Nanocoat system

The manufacture of a nanocoating varies not so much in the processes, but rather in the binder that is utilized. As a rule, the binders used in industrial coatings have an organic structure. But inorganic binders are also utilized in certain applications. Their advantage is in their hardness and chemical durability. But because of their serious drawbacks, including difficult ap plication and brittleness after hardening, these coating materials do not have an extensive field of application.

In nanotechnology-based coatings, the so-called inorganic-organic hybrid polymers come into application. These new binders are a mixture of organic and inorganic binders and bring together numerous advantages from both types of binder. As the nanocoating cures, the inorganic particles begin to form a glasslike network with cross-linked organic elements.

The fundamental chemical reaction behind the manufacture of nanocoat-ings is based on the sol-gel process. This process frequently utilizes silicon-organic compounds, the so-called silanes. The synthesis of these binders is achieved by the hydrolysis of alkoxysilane. In this case study, the product Dynasylan® Glymo from Degussa was utilized. This part of the reaction leads to the formation of the inorganic part of the binder.

At the same time the formation of the organic part of the binder takes place. Organic side chains on the silane compounds undergo reaction to organic chains. As this inorganic-organic network forms, the coating hardens.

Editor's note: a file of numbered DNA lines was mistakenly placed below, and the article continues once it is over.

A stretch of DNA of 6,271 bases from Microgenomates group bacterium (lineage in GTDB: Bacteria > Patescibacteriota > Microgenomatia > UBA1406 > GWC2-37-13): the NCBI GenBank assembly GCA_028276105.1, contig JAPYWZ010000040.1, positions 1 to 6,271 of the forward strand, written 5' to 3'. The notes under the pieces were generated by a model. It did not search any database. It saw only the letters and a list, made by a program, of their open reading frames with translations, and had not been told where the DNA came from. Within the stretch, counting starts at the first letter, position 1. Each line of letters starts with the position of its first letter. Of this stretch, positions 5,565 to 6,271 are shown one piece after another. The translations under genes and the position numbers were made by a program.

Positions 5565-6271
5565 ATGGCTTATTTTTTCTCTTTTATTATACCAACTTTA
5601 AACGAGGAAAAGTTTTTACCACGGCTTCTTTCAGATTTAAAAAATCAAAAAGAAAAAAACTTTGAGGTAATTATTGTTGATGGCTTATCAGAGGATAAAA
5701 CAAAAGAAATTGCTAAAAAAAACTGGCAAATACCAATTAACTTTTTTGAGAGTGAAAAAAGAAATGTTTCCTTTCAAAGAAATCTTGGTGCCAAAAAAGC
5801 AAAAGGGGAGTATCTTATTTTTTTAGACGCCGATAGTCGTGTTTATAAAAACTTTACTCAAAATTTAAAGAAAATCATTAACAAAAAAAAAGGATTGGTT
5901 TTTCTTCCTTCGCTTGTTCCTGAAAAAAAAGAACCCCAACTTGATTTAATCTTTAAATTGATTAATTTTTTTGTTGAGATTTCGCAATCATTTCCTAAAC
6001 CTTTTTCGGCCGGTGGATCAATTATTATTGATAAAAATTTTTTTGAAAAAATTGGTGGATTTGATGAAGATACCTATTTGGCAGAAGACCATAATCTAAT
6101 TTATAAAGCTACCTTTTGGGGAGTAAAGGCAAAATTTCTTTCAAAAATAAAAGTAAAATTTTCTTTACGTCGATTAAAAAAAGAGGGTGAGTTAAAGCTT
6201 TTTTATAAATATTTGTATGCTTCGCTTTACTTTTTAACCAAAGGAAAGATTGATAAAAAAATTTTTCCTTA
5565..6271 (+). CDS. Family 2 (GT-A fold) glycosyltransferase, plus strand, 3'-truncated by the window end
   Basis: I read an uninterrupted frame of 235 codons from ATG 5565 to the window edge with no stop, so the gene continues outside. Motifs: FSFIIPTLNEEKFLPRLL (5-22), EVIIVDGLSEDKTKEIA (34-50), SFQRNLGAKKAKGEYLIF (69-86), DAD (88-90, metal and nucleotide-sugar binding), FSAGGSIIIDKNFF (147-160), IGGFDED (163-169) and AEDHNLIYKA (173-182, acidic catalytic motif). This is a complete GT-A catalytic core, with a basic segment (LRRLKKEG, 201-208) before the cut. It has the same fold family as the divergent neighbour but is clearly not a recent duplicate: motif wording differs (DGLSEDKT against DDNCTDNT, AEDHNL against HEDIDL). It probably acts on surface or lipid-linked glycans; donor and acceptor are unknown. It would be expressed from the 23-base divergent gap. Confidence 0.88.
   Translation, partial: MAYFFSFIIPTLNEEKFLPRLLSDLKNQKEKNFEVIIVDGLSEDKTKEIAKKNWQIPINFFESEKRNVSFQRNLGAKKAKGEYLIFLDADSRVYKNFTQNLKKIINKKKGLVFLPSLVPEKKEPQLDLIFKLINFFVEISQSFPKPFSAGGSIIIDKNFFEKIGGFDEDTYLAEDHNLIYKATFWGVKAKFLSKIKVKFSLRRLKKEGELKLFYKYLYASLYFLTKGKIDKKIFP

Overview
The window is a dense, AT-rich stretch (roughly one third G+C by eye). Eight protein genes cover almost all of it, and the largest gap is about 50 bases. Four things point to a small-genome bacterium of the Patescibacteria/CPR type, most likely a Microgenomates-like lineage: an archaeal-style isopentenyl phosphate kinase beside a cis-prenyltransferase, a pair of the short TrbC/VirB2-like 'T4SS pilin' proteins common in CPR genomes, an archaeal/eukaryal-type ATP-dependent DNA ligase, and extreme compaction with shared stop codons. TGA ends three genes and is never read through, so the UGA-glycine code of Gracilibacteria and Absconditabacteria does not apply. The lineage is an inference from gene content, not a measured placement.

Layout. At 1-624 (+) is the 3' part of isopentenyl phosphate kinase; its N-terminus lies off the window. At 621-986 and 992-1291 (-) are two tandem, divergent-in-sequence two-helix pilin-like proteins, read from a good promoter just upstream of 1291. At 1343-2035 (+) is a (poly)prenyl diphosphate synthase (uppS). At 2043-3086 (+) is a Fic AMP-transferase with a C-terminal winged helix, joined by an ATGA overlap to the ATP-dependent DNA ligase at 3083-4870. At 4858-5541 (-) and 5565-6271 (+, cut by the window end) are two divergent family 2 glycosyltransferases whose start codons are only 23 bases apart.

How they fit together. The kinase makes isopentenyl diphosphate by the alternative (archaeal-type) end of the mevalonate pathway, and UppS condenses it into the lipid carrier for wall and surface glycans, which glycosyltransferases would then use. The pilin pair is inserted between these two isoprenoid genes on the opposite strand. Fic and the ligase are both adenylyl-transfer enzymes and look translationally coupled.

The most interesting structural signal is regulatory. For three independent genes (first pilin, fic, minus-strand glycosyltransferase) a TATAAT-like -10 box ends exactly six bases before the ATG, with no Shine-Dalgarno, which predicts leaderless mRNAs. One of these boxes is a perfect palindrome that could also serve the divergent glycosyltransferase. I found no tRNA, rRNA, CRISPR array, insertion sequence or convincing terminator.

The finish condition of the coating, however, remains as it was before hardening. The binder is available as a low-viscosity colloidal suspension, whose particles have a diameter of 40-50 nm. The solvent, at this point, contains unreacted silane, silanol, and partially formed polysiloxane. This colloidal system is chemically in the so-called sol state; followed, after application and hardening of the coating, by the gel state. The entire process is therefore referred to as the sol-gel process (Wagner o.J.).

Base data and assumptions: Summary life cycle assessment data from the study by Harsch and Schuckert (1996) provided the base data for the four existing surface coating technologies. Since no quantified data exists for the primary materials in the nanocoating, specifically for the silane that is used, the data from the dual-component coating was also used for the nanocoating and multiplied by a "safety factor" of 1.5. The base data utilized for each 1 kg of applicable coating are provided in the appendix (Table 43).

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